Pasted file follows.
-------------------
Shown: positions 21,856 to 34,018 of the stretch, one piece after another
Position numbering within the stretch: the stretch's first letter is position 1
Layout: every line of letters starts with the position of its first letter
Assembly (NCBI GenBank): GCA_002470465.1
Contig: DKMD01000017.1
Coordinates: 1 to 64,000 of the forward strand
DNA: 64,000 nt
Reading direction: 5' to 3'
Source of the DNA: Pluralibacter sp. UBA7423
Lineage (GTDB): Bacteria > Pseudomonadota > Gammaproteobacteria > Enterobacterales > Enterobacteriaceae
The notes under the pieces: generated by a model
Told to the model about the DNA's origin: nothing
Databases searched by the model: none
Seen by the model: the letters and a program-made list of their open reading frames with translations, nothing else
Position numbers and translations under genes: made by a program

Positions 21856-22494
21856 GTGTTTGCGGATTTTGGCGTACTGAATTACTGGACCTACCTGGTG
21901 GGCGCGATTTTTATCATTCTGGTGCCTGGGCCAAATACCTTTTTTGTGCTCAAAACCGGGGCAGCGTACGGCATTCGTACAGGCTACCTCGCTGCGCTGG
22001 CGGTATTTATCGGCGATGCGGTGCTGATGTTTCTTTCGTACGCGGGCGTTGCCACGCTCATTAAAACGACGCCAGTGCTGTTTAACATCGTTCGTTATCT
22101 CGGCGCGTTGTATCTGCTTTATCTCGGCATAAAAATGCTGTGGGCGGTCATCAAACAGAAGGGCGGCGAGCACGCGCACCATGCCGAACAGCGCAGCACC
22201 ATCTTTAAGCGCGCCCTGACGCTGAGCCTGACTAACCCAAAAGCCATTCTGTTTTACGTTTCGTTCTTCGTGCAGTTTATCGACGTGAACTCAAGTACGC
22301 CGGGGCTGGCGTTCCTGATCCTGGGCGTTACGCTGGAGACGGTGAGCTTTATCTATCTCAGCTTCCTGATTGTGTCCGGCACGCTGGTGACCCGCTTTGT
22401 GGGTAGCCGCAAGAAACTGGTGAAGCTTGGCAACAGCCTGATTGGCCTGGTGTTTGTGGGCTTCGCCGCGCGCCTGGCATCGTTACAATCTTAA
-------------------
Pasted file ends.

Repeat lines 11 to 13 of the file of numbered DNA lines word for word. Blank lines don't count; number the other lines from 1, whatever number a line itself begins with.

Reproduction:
The notes under the pieces: generated by a model
Told to the model about the DNA's origin: nothing
Databases searched by the model: none